The Development Source
Is it becoming more difficult to make a living as a proposal professional?
Over the past six months, I have spoken about what I perceive to be a serious slackening in federal proposal development activity with independent contractors who are proposal professionals, with companies that frequently bid on proposals, and with proposal staffing firms. They generally have agreed with me. Now a recent survey by the American Express Open for Government Contracts Program confirms this trend.
According to the survey, there are four major trends in federal proposal development for small businesses:
1. The average number of federal prime contract bids from 2007 to 2012 declined from 19.5 bids over a three-year period to 5.5 bids. This is a whopping 72 percent reduction.
2. The average amount of time and money invested in seeking federal contracts has soared from an average of $86,124 in 2009 to $128,628 in 2012. This is a 49 percent increase over the past three years.
3. The win rate for small businesses in the federal arena – defined as the number of wins divided by the number of bids – on average has increased from 41 percent in 2007-2009 to 54 percent in 2010-2012. Small businesses are bidding less but winning more contracts.
4. The federal government spent approximately $541.8 billion on contracts in Fiscal Year 2008 and $517 billion in Fiscal Year 2012. There has been a slight reduction in the total value of federal contracts over the past four years.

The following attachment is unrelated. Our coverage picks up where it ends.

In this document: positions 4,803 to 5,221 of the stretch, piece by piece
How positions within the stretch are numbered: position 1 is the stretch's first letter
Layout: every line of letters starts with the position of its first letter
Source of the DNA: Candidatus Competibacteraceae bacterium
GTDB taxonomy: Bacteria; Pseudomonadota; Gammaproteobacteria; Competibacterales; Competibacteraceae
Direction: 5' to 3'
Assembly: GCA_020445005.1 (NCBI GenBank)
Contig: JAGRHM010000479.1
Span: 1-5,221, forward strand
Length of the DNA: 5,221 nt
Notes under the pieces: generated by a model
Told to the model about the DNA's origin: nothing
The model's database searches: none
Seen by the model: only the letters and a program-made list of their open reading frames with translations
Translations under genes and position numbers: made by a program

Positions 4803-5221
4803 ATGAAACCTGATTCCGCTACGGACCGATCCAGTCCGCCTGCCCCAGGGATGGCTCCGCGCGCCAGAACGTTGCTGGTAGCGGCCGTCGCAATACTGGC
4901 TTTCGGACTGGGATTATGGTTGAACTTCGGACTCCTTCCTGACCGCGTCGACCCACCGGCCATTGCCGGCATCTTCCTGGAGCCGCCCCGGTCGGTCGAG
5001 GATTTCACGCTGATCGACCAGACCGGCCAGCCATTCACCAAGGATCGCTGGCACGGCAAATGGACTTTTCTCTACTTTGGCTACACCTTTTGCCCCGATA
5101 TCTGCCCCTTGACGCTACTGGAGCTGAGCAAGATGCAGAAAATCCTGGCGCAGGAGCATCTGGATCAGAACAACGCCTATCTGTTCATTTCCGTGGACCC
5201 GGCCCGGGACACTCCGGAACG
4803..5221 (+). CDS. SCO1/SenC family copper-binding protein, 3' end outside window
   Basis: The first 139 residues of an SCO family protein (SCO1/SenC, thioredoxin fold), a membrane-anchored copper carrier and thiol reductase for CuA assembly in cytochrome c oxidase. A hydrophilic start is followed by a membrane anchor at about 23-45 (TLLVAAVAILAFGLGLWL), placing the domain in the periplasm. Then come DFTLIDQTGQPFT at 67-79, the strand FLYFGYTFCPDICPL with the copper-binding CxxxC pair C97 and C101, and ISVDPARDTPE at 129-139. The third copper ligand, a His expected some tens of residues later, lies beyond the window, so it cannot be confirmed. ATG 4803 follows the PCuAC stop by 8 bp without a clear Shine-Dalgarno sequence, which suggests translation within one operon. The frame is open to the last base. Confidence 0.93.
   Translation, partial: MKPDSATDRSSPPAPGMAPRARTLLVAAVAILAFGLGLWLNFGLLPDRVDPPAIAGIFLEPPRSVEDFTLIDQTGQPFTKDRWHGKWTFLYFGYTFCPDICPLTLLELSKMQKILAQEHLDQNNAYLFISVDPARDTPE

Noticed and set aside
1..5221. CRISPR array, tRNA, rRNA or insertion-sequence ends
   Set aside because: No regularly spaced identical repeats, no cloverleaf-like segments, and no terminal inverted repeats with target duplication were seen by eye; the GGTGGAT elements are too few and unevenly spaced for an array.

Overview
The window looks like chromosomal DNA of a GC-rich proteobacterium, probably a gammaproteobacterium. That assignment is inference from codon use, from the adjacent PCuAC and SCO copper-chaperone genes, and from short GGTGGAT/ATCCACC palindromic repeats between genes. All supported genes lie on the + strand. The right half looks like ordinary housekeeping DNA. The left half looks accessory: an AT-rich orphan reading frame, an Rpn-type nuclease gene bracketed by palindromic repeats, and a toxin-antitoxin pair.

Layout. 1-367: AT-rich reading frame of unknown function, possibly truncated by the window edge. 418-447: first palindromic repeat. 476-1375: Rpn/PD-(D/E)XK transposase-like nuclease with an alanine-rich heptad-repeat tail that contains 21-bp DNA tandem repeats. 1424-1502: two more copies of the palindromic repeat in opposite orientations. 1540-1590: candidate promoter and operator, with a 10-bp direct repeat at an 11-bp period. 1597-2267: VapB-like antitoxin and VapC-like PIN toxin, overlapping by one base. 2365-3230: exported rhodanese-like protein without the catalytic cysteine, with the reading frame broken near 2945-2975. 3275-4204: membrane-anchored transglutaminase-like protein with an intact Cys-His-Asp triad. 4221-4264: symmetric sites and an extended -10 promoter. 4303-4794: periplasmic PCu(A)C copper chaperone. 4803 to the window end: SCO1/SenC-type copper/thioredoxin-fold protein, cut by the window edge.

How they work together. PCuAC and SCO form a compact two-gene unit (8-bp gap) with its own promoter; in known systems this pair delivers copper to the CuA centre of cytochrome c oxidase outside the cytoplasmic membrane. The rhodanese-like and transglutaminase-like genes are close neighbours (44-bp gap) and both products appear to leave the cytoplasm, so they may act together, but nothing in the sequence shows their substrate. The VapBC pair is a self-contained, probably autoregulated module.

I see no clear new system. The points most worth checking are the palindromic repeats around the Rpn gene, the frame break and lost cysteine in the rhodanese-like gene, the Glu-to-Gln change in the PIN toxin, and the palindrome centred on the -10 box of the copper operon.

I think these trends are very clear and very unfavorable for many proposal professionals. Let me spell them out:
• The total value of federal contracts will continue declining in the years to come. This is not the result of a desire to reduce the US budget deficit. This is the result of poor leadership in both political parties and political gridlock in the legislative branch caused by the intransigence of the Republican Party.
• For independent contractors, there will be fewer billable hours and lower hourly rates due to a decline in the number of prime contracts bid.
• For proposal professionals working in small business, there will be an increase in the number of hours worked but not a commensurate increase in salaries. If the number of bids is declining and the amount of time and money invested in bids is increasing, than more effort (hours) will go into each bid independent of a person’s salary.
These trends will apply to independent contractors and proposal professionals in small businesses. Proposal professionals working in large businesses with large contracts with federal agencies may be immune from these trends.
I wish I could be more positive, but trends in federal government contracting do not bode well for proposal professionals.
What do you think? Are your prospects as a proposal professional likely to improve or decline over the next few years?